Kia quen

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In the 17th Century, jiá gùn (Pinyin; Wade-Giles romanization, kia quen) 夾棍 was reportedly a technique used in China for the interrogation of male suspects without putting their lives in danger.

The technique consisted of positioning three wooden or bamboo boards, connected by rope, around and between the suspect's bare feet. The construction of the device enabled the boards to be either snapped open and closed (like the wings of a butterfly) or gradually tightened. Each time the prisoner refused to testify or confess, the rope was pulled smartly and the boards either whacked sharply at the ankles or slowly squeezed the feet ever more tightly. A similar device called the Tean zu, applied exclusively to women, employed essentially identical mechanics to squeeze and crush the finger-bones.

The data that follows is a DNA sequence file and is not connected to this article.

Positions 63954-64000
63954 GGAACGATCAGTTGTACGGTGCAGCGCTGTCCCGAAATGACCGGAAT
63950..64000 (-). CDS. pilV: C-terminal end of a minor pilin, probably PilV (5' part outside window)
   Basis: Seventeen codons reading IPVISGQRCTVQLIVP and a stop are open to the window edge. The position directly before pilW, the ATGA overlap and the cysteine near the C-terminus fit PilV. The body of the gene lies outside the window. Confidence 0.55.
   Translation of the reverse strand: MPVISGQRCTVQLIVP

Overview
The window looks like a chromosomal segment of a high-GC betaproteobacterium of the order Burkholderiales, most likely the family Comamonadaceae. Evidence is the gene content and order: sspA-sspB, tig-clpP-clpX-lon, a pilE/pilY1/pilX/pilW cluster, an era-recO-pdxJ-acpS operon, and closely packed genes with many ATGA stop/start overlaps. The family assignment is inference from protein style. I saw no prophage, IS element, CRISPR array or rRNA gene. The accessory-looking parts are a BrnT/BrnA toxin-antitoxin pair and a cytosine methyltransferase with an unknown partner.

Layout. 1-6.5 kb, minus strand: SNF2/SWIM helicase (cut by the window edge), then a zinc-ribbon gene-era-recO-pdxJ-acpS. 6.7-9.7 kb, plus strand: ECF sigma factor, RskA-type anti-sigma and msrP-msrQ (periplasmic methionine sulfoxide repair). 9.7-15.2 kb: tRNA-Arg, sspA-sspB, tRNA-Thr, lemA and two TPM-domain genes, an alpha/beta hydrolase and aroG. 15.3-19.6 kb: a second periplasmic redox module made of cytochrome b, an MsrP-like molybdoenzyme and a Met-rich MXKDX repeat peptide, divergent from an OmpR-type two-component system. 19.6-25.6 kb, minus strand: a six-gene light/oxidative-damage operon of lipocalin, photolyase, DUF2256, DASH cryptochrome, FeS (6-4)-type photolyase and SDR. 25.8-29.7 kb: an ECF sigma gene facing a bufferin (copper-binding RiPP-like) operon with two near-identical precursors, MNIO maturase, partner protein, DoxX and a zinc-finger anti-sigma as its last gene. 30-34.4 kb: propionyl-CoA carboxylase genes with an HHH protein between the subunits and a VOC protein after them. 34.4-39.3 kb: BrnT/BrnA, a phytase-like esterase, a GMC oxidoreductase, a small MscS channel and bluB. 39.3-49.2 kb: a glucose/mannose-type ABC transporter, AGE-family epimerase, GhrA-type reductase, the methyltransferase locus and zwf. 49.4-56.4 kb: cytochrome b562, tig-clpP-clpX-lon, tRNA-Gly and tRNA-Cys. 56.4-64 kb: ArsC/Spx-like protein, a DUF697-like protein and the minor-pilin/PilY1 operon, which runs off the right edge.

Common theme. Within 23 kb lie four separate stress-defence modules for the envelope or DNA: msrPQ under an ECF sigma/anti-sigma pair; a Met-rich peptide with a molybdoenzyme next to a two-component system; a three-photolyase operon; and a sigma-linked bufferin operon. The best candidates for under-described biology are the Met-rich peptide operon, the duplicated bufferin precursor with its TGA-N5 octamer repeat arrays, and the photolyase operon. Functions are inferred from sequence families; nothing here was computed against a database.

The torture was typically conducted while the prisoner was forced to painfully kneel on top of folded chains made of sharpened iron links.


  • Scott, George Ryley. The History of Torture Through the Ages. London: Kegan Paul, 2003.

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